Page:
August 2018’s Coolest things
Every month the good people of Sutherland Labs compete with one another to produce the Coolest Thing on the internet, but this competition isn’t just a single event. It is more like the Olympics, with many different competitions all leading our brave contenders to gold. There are many side events that lead up to that point. Train ride eavesdropping. newsletter scanning and the ever more dangerous, browsing social media. Regardless of the specific events, the end result is the same. Here is our list of the coolest things that we have found on the internet this month!
Netflix Artwork Personalization
We have all heard about the streaming service’s omnipresent algorithm by now – a complex piece of programming that directs viewers to the kinds of programmes that they are most likely to enjoy – but what most people do not realize is that Netflix’s personalization does not stop there. In addition to harvesting data about the types of shows that you like to watch, Netflix also tracks which thumbnail images first attracted you to a show and so they customize their appearance to more closely match your preferred art-style. After binge-watching Disenchantment, did you notice that the thumbnail for Ugly Delicious became a cartoon chicken? You’ll notice now!
Do you ever long for a simpler time? When you could be certain that your home computer was definitely less intelligent than you? Well, some absolute genius at GitHub has uploaded the entirety of Windows 95, contained within an electron app so that you can run it on macOS, Windows or Linux. While they admit that the whole thing was done as a joke, the program actually seems to run perfectly, or at least as perfectly as Windows 95 ever did. So, if you are ready for a heady dose of nostalgia or an intense game of minesweeper, then head on over and download the home computing experience of yesteryear, today!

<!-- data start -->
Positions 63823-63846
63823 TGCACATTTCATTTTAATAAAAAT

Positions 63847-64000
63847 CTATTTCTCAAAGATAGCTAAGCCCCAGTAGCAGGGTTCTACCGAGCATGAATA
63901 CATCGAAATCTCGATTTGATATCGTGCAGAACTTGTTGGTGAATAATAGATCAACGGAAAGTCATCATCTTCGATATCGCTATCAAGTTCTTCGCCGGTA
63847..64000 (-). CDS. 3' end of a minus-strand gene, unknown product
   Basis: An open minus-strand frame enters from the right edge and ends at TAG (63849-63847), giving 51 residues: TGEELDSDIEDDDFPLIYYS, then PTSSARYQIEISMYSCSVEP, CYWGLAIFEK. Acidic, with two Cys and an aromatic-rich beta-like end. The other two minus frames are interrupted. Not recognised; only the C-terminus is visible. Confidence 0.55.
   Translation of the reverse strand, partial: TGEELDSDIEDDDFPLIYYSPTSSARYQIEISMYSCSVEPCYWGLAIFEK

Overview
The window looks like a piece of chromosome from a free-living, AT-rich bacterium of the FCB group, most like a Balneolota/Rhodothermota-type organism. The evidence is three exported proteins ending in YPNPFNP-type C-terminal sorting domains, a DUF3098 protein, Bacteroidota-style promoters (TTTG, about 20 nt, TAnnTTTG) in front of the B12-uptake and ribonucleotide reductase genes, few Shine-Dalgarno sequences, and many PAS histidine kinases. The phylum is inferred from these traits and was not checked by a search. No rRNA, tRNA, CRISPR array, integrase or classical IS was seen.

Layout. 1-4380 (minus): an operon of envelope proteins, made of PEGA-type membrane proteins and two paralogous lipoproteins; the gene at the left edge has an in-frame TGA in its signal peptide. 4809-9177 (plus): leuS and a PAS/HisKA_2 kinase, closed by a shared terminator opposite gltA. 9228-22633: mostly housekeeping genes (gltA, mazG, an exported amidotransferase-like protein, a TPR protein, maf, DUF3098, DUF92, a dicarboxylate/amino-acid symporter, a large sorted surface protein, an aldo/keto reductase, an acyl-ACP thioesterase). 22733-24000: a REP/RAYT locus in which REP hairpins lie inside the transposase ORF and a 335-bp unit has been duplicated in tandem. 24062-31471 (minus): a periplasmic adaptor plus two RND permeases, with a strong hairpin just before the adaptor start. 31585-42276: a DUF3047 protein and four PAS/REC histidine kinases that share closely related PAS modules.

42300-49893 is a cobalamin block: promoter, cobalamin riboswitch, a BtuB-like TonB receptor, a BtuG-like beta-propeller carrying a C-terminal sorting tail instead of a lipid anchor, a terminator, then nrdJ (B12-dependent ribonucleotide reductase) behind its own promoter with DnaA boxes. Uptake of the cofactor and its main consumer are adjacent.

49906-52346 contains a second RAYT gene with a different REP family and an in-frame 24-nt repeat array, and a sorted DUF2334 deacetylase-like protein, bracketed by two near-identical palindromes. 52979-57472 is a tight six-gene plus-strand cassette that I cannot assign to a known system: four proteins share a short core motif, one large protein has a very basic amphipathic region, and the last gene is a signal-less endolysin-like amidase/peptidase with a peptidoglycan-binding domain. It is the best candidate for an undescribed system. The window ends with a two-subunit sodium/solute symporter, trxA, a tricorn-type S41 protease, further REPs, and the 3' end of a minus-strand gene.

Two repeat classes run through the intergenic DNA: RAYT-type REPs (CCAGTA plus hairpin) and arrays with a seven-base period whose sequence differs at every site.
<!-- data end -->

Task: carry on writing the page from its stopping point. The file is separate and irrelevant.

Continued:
What Science Can Teach You About Designing Great GUI
What does an apple falling out of a tree to land on young Isacc Newton’s head have to do with an Apple iPhone App? Both of them are reliant on the user observing physics to convey complex information. In this clever piece, The Interaction Design Foundation discuss the way that users’ inherent understanding of the physical world can be translated into graphical interfaces that are simple to understand. All that it takes is a little translation of the physical laws of our reality into movement on a screen. Simple, right?
And so, it is with a heavy heart that we must say that another month of coolest things has come to an end. There were some fierce contenders, there was some excellent sportsmanship, but ultimately these three cool things were just that little bit cooler than the others that they were put up against, and there should be no shame in that for all of those losers currently plotting their revenge. Come back at the same time next month if you want to witness another bout between these titans of this sport.